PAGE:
Multi-mode inverters have backup power capabilities either built-in or as separate add-on units. When running normally, it supplies power to the house (designated power circuits), charges the batteries, and any surplus power can be fed back into the grid. The unit automatically switches over to the backup battery if there is a blackout or grid failure (in usually less than a minute).

3. All-in-one battery energy storage system

In recent years, hybrid inverters have been packaged with batteries in one complete unit. This is referred to as a BESS or Battery Energy Storage System. It can be retrofitted to a home that already has a solar system. These systems come in different sizes and are typically about the size of a medium refrigerator.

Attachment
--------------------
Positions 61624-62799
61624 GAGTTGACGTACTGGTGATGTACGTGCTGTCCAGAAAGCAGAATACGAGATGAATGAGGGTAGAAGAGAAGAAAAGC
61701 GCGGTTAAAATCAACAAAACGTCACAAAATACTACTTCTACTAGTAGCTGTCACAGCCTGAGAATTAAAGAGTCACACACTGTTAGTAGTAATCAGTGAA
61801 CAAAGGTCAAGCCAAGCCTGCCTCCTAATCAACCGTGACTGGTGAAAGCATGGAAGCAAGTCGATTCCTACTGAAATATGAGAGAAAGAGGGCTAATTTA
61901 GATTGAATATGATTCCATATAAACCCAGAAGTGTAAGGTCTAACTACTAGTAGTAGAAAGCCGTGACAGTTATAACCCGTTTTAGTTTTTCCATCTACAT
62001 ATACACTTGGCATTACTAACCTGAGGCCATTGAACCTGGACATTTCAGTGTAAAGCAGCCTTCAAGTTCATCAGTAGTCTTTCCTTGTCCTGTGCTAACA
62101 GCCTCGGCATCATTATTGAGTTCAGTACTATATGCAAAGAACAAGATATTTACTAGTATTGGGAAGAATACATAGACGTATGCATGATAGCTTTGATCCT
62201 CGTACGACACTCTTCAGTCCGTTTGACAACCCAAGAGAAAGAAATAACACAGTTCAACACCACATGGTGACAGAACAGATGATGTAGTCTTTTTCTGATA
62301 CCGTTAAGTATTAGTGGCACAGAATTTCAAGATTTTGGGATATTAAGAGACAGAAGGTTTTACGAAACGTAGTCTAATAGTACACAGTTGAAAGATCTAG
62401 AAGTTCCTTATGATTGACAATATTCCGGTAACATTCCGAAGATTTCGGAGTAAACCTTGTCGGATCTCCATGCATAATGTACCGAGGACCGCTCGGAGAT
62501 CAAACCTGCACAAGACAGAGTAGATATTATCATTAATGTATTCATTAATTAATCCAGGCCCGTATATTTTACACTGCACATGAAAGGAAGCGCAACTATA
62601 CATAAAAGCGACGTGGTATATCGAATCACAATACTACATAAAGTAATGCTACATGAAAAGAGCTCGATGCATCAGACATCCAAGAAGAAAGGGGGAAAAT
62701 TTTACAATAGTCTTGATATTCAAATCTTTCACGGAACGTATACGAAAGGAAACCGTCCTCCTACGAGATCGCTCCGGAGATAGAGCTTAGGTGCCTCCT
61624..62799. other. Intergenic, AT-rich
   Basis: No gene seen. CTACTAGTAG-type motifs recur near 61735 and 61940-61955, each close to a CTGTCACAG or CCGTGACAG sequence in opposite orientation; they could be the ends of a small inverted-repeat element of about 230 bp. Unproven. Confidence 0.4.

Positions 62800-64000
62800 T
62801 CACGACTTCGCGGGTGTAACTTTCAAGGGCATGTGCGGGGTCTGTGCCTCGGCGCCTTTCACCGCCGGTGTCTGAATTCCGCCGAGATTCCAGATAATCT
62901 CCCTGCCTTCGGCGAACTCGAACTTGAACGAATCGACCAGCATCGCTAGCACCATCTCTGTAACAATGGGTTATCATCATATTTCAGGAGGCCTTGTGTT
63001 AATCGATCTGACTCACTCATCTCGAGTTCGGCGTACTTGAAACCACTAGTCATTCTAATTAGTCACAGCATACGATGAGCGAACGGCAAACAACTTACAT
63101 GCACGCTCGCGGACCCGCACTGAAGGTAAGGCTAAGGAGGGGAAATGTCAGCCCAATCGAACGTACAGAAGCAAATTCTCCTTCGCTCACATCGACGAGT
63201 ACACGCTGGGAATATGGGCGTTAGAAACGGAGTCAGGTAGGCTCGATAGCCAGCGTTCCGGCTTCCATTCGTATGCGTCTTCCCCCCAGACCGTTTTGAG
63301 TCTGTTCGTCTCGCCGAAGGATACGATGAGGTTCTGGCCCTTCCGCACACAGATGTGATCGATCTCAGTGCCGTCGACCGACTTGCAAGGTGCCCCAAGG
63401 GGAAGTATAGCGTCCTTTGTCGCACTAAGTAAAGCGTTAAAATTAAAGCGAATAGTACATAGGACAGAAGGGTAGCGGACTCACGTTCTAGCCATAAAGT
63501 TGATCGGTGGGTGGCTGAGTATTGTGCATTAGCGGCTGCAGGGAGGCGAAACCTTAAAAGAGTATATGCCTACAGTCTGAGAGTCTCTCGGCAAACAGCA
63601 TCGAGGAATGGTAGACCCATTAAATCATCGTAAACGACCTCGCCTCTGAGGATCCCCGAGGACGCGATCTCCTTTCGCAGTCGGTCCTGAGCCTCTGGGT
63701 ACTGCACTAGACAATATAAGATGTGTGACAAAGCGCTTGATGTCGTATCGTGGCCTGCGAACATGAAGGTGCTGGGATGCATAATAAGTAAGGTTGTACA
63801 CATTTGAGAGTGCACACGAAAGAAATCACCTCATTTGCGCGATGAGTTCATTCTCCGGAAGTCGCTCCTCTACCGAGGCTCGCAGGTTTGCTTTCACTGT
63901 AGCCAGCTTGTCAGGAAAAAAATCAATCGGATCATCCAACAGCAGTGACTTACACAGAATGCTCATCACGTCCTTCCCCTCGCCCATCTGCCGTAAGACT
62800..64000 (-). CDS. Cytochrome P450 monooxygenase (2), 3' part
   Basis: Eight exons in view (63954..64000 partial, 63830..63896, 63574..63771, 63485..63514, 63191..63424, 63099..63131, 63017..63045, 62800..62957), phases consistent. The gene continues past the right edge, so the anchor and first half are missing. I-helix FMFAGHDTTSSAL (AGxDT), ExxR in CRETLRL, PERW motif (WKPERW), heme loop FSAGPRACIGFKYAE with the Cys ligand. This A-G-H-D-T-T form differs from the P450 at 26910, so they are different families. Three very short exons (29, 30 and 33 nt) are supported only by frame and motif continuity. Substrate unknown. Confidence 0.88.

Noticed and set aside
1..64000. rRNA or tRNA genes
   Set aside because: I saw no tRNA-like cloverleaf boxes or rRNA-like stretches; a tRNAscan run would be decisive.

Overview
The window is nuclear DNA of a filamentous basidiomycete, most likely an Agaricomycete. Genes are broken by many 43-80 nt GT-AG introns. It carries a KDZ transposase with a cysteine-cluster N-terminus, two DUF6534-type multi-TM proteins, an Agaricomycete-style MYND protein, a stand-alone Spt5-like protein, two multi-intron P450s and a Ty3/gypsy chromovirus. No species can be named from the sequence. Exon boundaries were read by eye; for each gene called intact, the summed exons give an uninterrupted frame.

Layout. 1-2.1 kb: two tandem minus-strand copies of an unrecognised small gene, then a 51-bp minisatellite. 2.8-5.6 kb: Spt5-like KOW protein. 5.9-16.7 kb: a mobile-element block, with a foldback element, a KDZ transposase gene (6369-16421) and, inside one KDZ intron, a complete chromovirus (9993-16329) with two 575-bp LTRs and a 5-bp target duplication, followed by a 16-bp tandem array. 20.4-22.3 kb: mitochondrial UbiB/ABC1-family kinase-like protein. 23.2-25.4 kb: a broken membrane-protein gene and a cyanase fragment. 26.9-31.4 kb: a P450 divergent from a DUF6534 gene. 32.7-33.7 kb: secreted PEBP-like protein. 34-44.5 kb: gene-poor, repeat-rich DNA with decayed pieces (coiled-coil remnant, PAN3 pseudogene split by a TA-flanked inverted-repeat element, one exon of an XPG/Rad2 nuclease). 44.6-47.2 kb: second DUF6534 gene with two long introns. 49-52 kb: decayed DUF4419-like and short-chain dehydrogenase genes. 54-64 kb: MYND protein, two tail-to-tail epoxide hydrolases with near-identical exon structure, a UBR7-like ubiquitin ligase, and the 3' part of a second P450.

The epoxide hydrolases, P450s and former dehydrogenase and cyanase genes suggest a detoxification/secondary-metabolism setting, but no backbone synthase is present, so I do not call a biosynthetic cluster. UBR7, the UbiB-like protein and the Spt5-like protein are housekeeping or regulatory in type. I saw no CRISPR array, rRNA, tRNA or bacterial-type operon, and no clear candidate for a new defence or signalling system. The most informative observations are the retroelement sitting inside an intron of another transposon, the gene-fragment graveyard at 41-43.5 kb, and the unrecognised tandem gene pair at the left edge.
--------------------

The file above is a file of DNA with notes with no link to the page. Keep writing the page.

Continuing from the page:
4. AC-coupled hybrid and Off-grid systems

In the past, most hybrid systems comprised two inverters that worked together to form an AC coupled system: Standard solar inverters and multi-mode interactive inverters. An interactive inverter is usually either a unit from the same brand, or it is compatible with the solar inverter to optimise battery charging.

A high level of power management is required for off-grid and hybrid systems with advanced AC coupled systems. Interactive inverters tend to be more expensive than all-in-one inverters due to the additional features and advanced software, but in many applications, they are more reliable, more efficient, and allow future expansion.